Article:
Ozark, MO(Zone 6a)

I've just gotta say something nice about Gypsy peppers again, and it's not for the first time.

I've always had trouble growing bell peppers. I'd harvest a few every year, but no heavy production and the plants seemed to get various diseases. Here at Dave's Garden I read critterologist's article about non-bell sweet peppers and started growing those instead of bells.

For three seasons I grew all different varieties of non-bell sweet peppers - Carmen, Flexum, Sweet Spot, Gypsy, and others I can't remember. They were ALL good, and much more productive than bell peppers for me. Each season, though, Gypsy outshined the rest with heavy continuous production, large size, and great flavor (especially when red and ripe). Also, Gypsy is so large and wide they're good for stuffing, just like bell peppers.

This year I'm growing all Gypsy peppers except for four Sweet Pickle plants and one Holy Mole plant that replaced a Gypsy killed by a mole. The ONLY problem I've had with Gypsy isn't a problem - they bear so heavy I have to support them with small tomato cages or the weight of the peppers will break branches off! Here's what mine look like today.

Thumbnail by Ozark
Oceanside, CA(Zone 10a)

Love these peppers. First time growing them. It was your pic last year(I think it was yours) of the counter filled of Gypsy peppers that got me to try them. They are everything you say, if not more. I'm only growing 6 this year but they are doing really well. Loaded with good sized peppers, and yes they definitely need to be staked or caged. Picked 2 ripe ones today. Most are turning color and will be ready soon.

Thumbnail by Ray_Der_Phan
Westbrook, CT(Zone 6a)

Planted 8 different pepper varieties simultaneously. Gypsy were the first to bear fruit (couldn't resist and picked some last week while they were still green) followed shortly by Anaheim.

Carmel, NY(Zone 6b)

Ok, boys! Now I really am jealous. I can hold my own with tomatoes, but can't seem to grow a pepper. I did outfox the odds with my hot peppers this year, though. I over-wintered them in the sunroom, and they are going great guns!!! (That should earn me some points since my "new" boss LOVES hot peppers and can't grow them since he sold his place upstate. Yes, yes I am a brown-nose, and quite proud of it!)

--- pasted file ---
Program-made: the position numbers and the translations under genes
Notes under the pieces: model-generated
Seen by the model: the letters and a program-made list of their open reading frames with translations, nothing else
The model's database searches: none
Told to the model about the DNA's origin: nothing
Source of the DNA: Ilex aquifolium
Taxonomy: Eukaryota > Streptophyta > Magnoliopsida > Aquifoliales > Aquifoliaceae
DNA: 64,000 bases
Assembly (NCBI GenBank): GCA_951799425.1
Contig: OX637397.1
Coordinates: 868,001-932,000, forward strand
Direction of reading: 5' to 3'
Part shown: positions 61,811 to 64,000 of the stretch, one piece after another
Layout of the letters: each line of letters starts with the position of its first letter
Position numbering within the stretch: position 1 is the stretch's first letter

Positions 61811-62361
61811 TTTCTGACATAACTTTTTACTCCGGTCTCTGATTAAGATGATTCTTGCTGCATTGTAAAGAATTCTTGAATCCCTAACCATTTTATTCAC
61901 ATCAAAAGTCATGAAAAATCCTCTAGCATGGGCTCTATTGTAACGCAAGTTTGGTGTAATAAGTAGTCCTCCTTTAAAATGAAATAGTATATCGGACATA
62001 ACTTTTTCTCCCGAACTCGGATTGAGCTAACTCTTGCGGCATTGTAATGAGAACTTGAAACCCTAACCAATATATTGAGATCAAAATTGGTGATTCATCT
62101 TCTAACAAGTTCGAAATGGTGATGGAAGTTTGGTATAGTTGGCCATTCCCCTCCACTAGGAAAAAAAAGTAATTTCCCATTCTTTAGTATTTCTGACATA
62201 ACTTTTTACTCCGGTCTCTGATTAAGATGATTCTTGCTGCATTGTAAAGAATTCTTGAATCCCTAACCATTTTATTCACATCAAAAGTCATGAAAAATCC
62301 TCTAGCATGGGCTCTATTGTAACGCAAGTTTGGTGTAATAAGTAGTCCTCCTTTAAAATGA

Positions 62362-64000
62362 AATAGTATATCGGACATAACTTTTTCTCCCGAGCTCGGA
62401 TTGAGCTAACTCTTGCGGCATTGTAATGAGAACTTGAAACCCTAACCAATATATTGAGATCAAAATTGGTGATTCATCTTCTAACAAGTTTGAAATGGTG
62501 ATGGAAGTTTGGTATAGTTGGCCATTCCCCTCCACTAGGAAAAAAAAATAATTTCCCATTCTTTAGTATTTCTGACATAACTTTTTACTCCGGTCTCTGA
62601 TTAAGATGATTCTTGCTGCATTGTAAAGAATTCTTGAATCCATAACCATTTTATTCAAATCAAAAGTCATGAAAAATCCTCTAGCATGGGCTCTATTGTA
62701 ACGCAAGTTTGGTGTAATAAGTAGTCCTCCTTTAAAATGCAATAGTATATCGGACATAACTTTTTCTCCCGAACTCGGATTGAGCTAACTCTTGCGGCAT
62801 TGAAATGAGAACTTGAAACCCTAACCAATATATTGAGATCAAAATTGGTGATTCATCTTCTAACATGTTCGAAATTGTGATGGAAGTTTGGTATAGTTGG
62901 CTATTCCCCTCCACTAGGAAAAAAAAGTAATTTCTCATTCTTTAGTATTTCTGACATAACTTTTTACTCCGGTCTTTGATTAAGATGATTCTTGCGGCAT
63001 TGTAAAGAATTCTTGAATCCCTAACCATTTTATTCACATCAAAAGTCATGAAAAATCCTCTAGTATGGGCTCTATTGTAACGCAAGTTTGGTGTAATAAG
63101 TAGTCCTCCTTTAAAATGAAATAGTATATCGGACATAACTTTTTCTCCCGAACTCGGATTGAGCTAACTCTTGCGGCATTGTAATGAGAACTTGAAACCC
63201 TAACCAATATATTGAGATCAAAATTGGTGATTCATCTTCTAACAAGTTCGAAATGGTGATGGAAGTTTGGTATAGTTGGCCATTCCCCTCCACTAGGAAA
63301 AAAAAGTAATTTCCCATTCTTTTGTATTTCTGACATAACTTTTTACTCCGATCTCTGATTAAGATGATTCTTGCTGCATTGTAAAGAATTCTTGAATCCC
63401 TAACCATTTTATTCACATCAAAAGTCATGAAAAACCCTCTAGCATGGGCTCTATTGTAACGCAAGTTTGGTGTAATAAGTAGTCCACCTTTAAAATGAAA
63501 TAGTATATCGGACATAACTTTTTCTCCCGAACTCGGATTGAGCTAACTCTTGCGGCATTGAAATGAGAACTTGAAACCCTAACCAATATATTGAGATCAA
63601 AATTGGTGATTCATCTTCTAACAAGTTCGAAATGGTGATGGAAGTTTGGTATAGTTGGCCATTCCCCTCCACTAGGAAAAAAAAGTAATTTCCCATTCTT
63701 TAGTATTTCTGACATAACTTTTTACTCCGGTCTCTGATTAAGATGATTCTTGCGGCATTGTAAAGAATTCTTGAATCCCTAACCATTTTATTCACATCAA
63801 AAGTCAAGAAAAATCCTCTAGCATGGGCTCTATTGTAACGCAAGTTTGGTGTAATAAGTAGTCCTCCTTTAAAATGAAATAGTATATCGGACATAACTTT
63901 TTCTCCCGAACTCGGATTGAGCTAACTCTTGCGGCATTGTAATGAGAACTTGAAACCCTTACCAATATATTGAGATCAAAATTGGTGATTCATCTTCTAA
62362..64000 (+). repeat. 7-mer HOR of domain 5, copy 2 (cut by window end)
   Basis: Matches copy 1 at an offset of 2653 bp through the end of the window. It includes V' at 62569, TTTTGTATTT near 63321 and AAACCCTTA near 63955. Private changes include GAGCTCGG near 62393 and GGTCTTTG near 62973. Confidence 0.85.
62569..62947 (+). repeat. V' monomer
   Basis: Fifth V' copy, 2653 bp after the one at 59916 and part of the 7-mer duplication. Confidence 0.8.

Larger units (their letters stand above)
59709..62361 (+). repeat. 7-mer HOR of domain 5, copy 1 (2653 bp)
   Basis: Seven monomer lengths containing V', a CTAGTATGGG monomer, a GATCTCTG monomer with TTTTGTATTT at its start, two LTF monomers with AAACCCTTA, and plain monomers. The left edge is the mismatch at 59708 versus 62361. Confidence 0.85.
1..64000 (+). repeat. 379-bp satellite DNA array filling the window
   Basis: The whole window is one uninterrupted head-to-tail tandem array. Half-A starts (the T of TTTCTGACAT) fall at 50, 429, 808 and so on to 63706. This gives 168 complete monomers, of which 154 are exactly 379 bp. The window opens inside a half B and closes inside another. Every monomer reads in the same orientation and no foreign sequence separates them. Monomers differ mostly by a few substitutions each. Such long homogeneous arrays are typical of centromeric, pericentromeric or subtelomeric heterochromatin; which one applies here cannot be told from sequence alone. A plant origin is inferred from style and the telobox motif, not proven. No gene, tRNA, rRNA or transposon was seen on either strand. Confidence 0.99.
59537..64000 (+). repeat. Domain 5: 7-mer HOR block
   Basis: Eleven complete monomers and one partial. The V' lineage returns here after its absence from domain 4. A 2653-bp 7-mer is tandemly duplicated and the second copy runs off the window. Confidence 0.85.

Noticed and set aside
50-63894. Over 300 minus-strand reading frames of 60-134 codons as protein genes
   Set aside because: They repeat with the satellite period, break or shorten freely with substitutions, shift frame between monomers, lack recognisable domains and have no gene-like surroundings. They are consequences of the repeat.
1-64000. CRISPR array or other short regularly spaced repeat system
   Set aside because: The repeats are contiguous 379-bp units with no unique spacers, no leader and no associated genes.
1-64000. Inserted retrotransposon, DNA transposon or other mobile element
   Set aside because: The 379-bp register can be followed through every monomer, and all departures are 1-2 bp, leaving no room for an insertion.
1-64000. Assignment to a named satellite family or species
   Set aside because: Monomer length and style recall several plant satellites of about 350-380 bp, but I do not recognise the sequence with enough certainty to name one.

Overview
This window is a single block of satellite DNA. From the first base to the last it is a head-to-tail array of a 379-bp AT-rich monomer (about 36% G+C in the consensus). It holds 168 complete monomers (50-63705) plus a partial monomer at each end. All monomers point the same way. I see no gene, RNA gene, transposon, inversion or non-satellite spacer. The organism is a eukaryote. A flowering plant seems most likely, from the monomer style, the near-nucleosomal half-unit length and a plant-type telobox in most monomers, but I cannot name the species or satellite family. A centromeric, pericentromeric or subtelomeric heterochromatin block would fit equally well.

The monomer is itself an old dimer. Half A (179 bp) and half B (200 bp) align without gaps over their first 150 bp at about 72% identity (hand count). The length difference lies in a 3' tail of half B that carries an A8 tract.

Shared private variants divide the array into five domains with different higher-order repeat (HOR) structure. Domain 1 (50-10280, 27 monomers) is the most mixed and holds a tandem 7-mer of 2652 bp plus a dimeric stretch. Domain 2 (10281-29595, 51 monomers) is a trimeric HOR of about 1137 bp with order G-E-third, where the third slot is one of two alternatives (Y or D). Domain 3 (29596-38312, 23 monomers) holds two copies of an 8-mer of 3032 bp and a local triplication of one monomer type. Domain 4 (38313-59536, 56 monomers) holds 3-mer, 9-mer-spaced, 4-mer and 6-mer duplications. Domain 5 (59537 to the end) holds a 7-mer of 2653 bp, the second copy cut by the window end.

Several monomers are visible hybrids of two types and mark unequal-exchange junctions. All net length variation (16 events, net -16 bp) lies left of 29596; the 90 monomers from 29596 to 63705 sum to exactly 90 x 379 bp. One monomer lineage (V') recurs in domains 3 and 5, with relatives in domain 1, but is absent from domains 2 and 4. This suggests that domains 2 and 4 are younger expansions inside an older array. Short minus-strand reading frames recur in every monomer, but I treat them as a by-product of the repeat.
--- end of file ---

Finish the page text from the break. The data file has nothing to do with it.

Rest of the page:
Gypsy will definitely be on my next seed-shopping list!

PS - That's some nice pickin's ya got there my little Asian son. Too bad the SoCal prices are so high or Mamma'd be moving in next door!

Oceanside, CA(Zone 10a)

Making a Denver Omelet with them this morning.

Quote from Sequee :
PS - That's some nice pickin's ya got there my little Asian son. Too bad the SoCal prices are so high or Mamma'd be moving in next door!

But Momma, I hear NY is one if not the most expensive places to live. Or is that just NY city?

Carmel, NY(Zone 6b)

In all honesty, we'd probably win that one. Taxes are ridiculous, property values are out-of-this-world, and gasoline prices are up again - for the summer travelers. Sheesh...

HOWEVER...I have a good paying job here. In CA I'd be starting out all over again, at 60. My friends in San Clemente keep telling me not to be such a chicken, but...cluck, cluck, cluck!

Elmira, NY(Zone 6a)

Well, I am the odd man out, because I have had no luck with Gypsy. I can't even get them to germinate. I have about 20 pepper plants this year, quite a few less than last. I always grow non-bell sweets and some hots. But last year I tried Bull Nose, which is a primitive bell, I guess you could call it--an heirloom grown by Jefferson, etc. That thing just produced like crazy for me last year. And this year it is growing at about 3 times the rate of my other peppers. I deliberately started a bunch of them. I never thought I would grow any bell. They just can't compete in terms of taste, IMO, with a pimento. But Bull Nose is excellent. Thick and sweet. That seed got saved for a darn good reason.

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